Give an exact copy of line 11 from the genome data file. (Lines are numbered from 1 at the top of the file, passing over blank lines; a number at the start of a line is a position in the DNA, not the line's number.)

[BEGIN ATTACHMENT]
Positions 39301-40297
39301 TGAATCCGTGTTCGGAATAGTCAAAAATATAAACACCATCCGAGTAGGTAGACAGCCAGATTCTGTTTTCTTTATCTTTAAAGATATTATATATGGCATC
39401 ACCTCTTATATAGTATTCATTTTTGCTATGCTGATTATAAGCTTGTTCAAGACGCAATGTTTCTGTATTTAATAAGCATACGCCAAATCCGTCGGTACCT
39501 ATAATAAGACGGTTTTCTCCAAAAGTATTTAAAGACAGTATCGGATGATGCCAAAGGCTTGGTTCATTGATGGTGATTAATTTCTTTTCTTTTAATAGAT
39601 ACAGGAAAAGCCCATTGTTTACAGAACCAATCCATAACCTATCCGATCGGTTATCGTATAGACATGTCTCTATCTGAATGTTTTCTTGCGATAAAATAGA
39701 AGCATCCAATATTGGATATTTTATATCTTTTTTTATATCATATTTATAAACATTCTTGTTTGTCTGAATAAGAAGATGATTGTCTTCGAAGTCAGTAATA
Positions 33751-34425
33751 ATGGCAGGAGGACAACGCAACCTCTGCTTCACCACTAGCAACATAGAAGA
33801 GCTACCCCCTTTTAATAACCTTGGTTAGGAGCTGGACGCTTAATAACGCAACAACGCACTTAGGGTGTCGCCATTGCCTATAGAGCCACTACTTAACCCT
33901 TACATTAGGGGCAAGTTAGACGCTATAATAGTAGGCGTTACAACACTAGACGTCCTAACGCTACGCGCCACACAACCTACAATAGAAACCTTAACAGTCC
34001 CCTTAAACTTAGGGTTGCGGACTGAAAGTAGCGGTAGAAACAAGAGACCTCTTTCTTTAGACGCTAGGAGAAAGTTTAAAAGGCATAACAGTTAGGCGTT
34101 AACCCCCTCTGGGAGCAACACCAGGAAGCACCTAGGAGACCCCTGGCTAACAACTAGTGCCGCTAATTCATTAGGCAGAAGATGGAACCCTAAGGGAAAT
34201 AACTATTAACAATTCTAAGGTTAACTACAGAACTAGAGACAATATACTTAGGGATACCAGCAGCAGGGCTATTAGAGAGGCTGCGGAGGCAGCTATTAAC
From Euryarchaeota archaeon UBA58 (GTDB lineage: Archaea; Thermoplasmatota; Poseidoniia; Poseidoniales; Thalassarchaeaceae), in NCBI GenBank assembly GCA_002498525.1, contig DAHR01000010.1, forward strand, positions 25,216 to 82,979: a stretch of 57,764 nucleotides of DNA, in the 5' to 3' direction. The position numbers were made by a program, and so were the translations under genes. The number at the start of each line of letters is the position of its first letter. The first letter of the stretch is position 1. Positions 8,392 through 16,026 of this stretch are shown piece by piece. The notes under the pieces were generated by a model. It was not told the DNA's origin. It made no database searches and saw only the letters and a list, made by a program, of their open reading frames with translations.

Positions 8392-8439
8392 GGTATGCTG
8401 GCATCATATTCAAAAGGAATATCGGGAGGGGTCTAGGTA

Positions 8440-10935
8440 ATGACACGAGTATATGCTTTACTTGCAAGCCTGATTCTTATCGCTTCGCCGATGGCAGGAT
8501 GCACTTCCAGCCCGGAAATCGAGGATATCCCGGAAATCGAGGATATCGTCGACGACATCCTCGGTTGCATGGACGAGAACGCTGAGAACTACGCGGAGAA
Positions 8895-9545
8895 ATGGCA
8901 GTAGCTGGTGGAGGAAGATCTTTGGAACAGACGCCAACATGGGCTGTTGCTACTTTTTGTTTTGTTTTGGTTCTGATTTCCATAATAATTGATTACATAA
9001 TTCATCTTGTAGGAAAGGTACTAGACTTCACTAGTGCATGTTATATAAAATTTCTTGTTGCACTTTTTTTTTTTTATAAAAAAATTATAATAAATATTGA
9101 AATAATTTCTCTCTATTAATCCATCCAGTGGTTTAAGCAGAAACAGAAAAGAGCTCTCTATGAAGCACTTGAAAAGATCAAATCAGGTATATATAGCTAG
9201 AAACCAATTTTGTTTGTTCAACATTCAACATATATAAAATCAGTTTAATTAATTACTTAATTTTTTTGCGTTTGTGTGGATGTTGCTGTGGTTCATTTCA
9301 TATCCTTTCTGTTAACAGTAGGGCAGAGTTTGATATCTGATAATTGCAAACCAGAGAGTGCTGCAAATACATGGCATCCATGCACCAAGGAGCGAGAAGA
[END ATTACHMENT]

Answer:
34001 CCTTAAACTTAGGGTTGCGGACTGAAAGTAGCGGTAGAAACAAGAGACCTCTTTCTTTAGACGCTAGGAGAAAGTTTAAAAGGCATAACAGTTAGGCGTT